How to Be an Actress

Three Methods:Develop Your TalentPrepare to AuditionLand the Roles

Do you dream of being an actress or even a famous actress like Andrea Thompson, Emma Roberts, or Jennifer Lawrence? Acting is one of the most highly esteemed professions, but it's also one of the most difficult to pursue. Successful actresses possess much more than natural talent: they're driven, unflappable and highly self confident. If this sounds like you, read on for pointers on how to launch your career on the stage or silver screen.

Method 1
Develop Your Talent

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    Enroll in acting classes. Acting classes will help you discover your strengths as an actress. Some actresses excel at drama, while others are natural comedians. You might discover that performing Shakespeare is your calling, or that musical theatre is for you. In any case, acting classes teach you to develop and inhabit your character, work with other actors and take direction.
    • Improvisation classes are a good place to start. Many people immediately think of comedy when they hear the word "improv," but improvisation classes actually teach essential skills for dramatic acting, too. Improvisational acting trains you to pay attention to cues and respond quickly. You'll learn to naturally react to others' prompts and silence your inner critic.
    • Acting workshops will help you understand the craft of acting from a different angle, through "scene studies." Typically, you'll be assigned a few parts in from a few scenes, which you'll practice over an entire semester. You'll participate in class discussions about the meaning of the scene and the intentions of the screenwriter or playwright. Finally, you'll be subject to critiques, and you'll be able to put the skills that you learn into practice right away.
    • When you advance past basic acting classes, you'll have the option to take specialized classes for film or stage acting, which require different skills. Experiment with both to figure out which suits you best.
    • You may enroll in an acting program at a university and pursue a degree in acting, but if you're not ready to commit to an intensive program yet, try taking a few classes at your local community college or theater arts school.
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    Explore acting techniques. There are numerous approaches to acting, each of which offer insight and training into accessing and portraying emotion.
    • The Stanislavski Method is a step-by-step method to building character, and includes script analysis. Stanslavski-trained actresses include Stella Adler and Marilyn Monroe.
    • The Meisner Technique focuses on action-based character development and actor response. Meisner actresses include Tina Fey, Jessica Walter and Naomi Watts.
    • Method Acting involves adopting the behaviors and mindset of your character, and immersing yourself in your character for the duration of the production. Method actresses include Kate Winslet, Natalie Portman and Tippi Hedren.
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    Study female roles. Once you’ve identified your strengths as an actress and the type of career you’d like to pursue, study the greats. If you want to work in the film industry, watch movies with stars like Meryl Streep, Anne Hathaway and Judi Dench. If sketch comedy is your goal, catch up on shows like Saturday Night Live. And if you’d like to be a stage actress, visit your local theatre and take in plays regularly.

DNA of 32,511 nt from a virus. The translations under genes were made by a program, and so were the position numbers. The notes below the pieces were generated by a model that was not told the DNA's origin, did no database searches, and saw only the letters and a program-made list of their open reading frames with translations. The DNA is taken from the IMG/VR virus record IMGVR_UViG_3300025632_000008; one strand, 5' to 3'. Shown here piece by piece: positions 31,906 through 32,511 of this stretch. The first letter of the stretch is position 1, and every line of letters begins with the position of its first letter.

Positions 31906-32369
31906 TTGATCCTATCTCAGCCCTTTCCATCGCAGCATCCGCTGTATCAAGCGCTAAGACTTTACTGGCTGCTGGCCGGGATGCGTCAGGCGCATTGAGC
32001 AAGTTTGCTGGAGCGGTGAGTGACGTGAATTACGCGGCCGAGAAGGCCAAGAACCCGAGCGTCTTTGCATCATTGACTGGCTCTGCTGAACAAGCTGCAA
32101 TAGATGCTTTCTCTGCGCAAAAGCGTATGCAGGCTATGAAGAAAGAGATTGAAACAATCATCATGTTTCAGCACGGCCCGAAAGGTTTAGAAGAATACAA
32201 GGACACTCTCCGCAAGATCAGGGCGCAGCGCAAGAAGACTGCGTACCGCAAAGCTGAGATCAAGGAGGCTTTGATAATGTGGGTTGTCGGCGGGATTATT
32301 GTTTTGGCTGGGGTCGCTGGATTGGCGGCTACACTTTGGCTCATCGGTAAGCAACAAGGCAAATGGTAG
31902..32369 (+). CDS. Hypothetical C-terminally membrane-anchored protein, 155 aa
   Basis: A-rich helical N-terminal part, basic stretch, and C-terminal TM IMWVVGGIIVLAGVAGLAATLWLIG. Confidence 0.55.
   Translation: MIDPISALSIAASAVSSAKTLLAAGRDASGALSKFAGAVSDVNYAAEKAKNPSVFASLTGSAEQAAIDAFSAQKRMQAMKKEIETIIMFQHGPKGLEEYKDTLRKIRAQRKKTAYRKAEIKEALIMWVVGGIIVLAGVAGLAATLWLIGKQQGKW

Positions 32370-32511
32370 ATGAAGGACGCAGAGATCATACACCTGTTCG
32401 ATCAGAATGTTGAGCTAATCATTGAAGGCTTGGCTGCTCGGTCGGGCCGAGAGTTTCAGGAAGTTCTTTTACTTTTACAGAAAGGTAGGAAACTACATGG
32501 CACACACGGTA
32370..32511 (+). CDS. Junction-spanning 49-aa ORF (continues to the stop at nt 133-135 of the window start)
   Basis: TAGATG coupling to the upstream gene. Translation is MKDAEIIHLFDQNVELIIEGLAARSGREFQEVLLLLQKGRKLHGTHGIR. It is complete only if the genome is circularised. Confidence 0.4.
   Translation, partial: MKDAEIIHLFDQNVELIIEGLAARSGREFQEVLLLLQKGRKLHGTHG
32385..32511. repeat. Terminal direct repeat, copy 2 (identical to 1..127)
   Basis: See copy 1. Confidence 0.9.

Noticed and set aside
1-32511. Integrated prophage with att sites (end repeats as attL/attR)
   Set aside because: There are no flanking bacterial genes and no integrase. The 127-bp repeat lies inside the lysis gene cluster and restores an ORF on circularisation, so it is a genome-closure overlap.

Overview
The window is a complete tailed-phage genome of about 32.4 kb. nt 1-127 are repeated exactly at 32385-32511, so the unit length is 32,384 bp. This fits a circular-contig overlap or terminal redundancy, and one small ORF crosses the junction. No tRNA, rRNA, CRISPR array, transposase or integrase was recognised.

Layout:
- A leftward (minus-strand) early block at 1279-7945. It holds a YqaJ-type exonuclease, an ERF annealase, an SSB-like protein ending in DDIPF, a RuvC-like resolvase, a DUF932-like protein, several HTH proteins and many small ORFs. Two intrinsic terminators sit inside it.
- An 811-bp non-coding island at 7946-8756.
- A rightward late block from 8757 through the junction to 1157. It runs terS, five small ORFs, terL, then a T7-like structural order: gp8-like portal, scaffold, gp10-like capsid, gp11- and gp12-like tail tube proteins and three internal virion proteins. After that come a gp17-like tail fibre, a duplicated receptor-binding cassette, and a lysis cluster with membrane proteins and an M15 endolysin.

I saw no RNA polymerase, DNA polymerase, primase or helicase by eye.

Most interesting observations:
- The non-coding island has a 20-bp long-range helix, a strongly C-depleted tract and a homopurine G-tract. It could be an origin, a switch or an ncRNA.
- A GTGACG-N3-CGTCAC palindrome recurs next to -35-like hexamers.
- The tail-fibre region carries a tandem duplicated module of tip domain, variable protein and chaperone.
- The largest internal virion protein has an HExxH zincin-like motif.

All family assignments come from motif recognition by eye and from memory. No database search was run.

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    People watch. Your daily interactions offer great training. Studying emotional responses to various situations helps you develop your emotional range, while studying facial expressions, speech patterns and body language gives you ideas and tools for creating character and for performance.
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    Develop your unique skill and talents. You never know when there’s going to be a casting call for an actress who speaks French, plays the piano, juggles or does back-flips. It’s good to have an arsenal of unique talents with which you can distinguish yourself. Likewise, you might find that you can use them to give a character depth and dimension.
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    Read up on acting. There many fantastic books that offer invaluable advice for aspiring and working actors. These books include:
    • The Intent to Live, by Larry Moss
    • Audition, by Michael Shurtleff
    • An Actor Prepares, by Constantin Stanislavski

Method 2
Prepare to Audition

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    Memorize several monologues. Always have two to five monologues ready to perform. You never know when a call is going to come up, and it’s best to be prepared rather than cramming at the last minute.
    • Make sure that the monologues are distinct. If one is dramatic, the other should be comedic. Likewise, it’s good to have one modern work and one classic or Shakespearean monologue.
    • You'll stand out more if you choose unique monologues. Look through books and films for monologues that will allow you to showcase your special talent; chances are, they won't be the same ones the casting director has seen a hundred times before.
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    Get headshots. You need them to get an agent, as well as to audition at open casting calls.
    • Work with a professional photographer who specializes in acting and performance headshots, and make sure that he or she will provide make-up and hair styling.
    • Know your type. Roles are written for certain looks and types, and you should have photos that meet these casting criteria. If your look and acting-age is “high school cheerleader,” include that look in your photo package. Likewise, if you’d make a great vampire, suburban mom or mob-wife, have photos taken that capture that aspect of your look and acting-age.
    • Get electronic copies of your headshots. Some agencies may ask you to email your resume and headshots.
    • Make sure your printed headshots are the same size as your resume. If you plan on printing your resume on standard 8 1/2" x 11" paper, your headshot should be the same size. It looks more professional this way.
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    Get a demo reel. A demo reel is footage that showcases your acting work. Make sure your plays are filmed, and prearrange with directors to use the work in your reel. The site has great tips on how to cater your demo reel to each casting director.